What was behind the monochromatic painting fever that spread a few years ago in Korea? The Kukje Gallery, which mostly exhibits monochromatic paintings, saw its revenue plunge by half to 41 billion won last year from 112 billion won in 2015. Monochromatic paintings are not popular in auction anymore, reducing the total contract price. Many people still see monochromatic paintings as “safe asset” but voices warning about their “bubble” are rising as well.
A recently held exhibition at the National Gallery in London titled, “Monochrome: Painting in Black and White” reflected the situation well. The exhibition, which was held from October last year and hosted by the National Gallery in Trafalgar Square, located in the heart of London, drew international attention. It was a diachronic exhibition that dealt with monochromatic paintings ranging from stained glass in the 14th century to installation arts in the 21st century. It featured prominent artists, including Marlene Dumas of South Africa, Chuck Close of the United States and Bridget Riley of England. Surprisingly, there was no single Korean painting.
What the curator Lelia Packer, who prepared for the exhibition for four years, said was even more surprising. In an interview with The Dong-A Ilbo, she said, “I am sorry but I have not heard of Korean monochrome” Her answer was the same after this reporter mentioned some names of Korean artists. Packer is an expert in the area who wrote her doctoral thesis in monochrome at New York University. “Some commercial galleries might be familiar with Korean monochrome but in the academia it is not well-known,” another official said.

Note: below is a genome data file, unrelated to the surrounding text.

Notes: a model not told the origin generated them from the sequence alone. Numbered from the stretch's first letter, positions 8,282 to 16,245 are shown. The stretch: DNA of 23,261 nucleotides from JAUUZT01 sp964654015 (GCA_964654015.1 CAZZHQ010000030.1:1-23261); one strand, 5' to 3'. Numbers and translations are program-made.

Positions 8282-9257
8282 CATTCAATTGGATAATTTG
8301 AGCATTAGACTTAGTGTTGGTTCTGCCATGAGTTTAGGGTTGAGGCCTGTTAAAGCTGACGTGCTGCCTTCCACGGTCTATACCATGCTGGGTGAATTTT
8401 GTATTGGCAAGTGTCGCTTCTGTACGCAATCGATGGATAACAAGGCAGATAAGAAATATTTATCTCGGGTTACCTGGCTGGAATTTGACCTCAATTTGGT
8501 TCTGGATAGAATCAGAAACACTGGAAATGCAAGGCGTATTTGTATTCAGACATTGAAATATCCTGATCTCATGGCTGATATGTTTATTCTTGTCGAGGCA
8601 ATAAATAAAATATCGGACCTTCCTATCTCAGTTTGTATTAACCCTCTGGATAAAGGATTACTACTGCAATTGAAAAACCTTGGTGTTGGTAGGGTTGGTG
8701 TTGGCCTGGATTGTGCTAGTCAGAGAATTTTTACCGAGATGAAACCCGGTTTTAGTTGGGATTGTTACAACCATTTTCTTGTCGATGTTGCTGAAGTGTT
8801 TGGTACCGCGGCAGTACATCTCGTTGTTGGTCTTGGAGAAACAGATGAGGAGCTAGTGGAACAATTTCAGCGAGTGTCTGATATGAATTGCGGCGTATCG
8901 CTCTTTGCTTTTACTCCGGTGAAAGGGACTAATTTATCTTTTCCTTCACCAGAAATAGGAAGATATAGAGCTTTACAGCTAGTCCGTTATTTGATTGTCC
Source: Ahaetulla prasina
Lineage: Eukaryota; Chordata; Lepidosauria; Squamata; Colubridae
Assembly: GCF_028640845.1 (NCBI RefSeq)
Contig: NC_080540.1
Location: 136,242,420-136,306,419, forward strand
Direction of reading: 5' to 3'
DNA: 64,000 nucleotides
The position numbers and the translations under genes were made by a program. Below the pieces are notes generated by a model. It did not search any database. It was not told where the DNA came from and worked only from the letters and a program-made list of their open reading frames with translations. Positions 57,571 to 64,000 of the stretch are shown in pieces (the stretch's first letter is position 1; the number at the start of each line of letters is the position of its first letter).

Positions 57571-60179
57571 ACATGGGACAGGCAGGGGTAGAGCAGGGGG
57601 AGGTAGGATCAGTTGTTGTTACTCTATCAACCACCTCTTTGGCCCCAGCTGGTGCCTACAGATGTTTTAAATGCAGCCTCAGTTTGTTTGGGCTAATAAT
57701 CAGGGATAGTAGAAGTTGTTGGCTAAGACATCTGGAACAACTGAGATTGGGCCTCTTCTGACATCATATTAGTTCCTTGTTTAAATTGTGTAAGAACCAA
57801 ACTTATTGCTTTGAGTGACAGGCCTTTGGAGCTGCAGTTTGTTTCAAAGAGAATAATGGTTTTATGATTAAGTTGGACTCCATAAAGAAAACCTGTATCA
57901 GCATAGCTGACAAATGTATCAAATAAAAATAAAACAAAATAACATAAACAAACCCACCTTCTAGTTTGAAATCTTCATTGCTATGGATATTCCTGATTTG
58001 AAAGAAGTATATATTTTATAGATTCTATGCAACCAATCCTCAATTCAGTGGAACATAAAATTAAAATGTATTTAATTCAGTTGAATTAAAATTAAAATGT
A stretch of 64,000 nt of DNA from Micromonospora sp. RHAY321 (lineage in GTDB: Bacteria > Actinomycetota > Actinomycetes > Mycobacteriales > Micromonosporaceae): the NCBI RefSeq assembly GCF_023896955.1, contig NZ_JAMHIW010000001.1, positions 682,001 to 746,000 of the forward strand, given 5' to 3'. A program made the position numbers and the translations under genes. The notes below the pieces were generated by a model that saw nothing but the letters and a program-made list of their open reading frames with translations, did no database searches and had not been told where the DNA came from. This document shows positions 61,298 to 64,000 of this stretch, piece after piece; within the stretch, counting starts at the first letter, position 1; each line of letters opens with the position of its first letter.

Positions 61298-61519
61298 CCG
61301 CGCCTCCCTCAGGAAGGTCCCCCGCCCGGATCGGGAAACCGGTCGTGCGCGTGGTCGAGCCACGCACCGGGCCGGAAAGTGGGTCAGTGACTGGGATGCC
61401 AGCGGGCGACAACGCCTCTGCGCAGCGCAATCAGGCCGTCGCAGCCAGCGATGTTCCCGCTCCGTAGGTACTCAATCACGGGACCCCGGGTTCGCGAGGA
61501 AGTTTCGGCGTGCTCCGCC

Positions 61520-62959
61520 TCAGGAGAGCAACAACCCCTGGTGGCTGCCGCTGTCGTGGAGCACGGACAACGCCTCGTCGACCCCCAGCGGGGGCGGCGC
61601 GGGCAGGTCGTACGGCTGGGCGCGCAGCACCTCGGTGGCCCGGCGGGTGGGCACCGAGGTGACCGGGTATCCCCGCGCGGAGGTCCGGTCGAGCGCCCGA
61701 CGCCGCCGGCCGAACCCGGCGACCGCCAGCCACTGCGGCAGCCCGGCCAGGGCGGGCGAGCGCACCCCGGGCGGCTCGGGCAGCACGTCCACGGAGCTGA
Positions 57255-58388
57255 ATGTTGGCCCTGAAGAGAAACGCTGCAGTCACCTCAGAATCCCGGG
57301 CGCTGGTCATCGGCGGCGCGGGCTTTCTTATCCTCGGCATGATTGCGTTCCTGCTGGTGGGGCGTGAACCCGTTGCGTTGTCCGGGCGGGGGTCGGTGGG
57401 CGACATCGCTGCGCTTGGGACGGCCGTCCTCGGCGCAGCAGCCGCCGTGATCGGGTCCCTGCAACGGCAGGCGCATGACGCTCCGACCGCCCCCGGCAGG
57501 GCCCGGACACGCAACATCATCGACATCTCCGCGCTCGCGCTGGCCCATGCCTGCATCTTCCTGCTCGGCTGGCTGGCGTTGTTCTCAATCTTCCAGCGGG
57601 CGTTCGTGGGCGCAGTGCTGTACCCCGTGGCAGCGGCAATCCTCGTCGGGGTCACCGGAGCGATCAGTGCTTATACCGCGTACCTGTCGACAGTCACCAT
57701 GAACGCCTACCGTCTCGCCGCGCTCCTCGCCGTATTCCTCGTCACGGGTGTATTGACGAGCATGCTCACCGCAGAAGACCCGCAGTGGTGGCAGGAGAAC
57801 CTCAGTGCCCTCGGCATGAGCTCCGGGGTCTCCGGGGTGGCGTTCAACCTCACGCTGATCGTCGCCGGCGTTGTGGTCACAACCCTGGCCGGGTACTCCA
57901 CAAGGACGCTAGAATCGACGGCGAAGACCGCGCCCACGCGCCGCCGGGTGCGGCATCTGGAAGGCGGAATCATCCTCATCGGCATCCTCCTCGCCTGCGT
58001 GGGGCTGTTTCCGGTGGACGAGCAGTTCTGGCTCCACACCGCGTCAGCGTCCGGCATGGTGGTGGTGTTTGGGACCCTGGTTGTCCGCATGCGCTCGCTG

Some pointed out that Korean monochrome cannot be seen as an independent trend. Richard Vine, editor of the Art in America, said monochrome can be seen as a belated modernism and the Korean art world should actively wipe out the notion. “We shed light on individual artists such as Jasper Jones but there has not been an exhibition dealing with the art technique itself,” Packer said. “The purpose of this exhibition is to show the long-time tradition of monochrome with as large-scale as possible.”
An art expert said, although belated, we should dispassionately review Korean monochrome. “People visit Paris to see Impressionist paintings. In order for Korean monochrome to be acknowledged internationally, we should seek to make our long-time tradition, which started from ink-and-wash painting, into a new area of aesthetics,” the expert said. “It is inappropriate to deceive domestic collectors, who are not well-versed in how Korean monochrome is viewed outside Korea.”
Min Kim email@example.com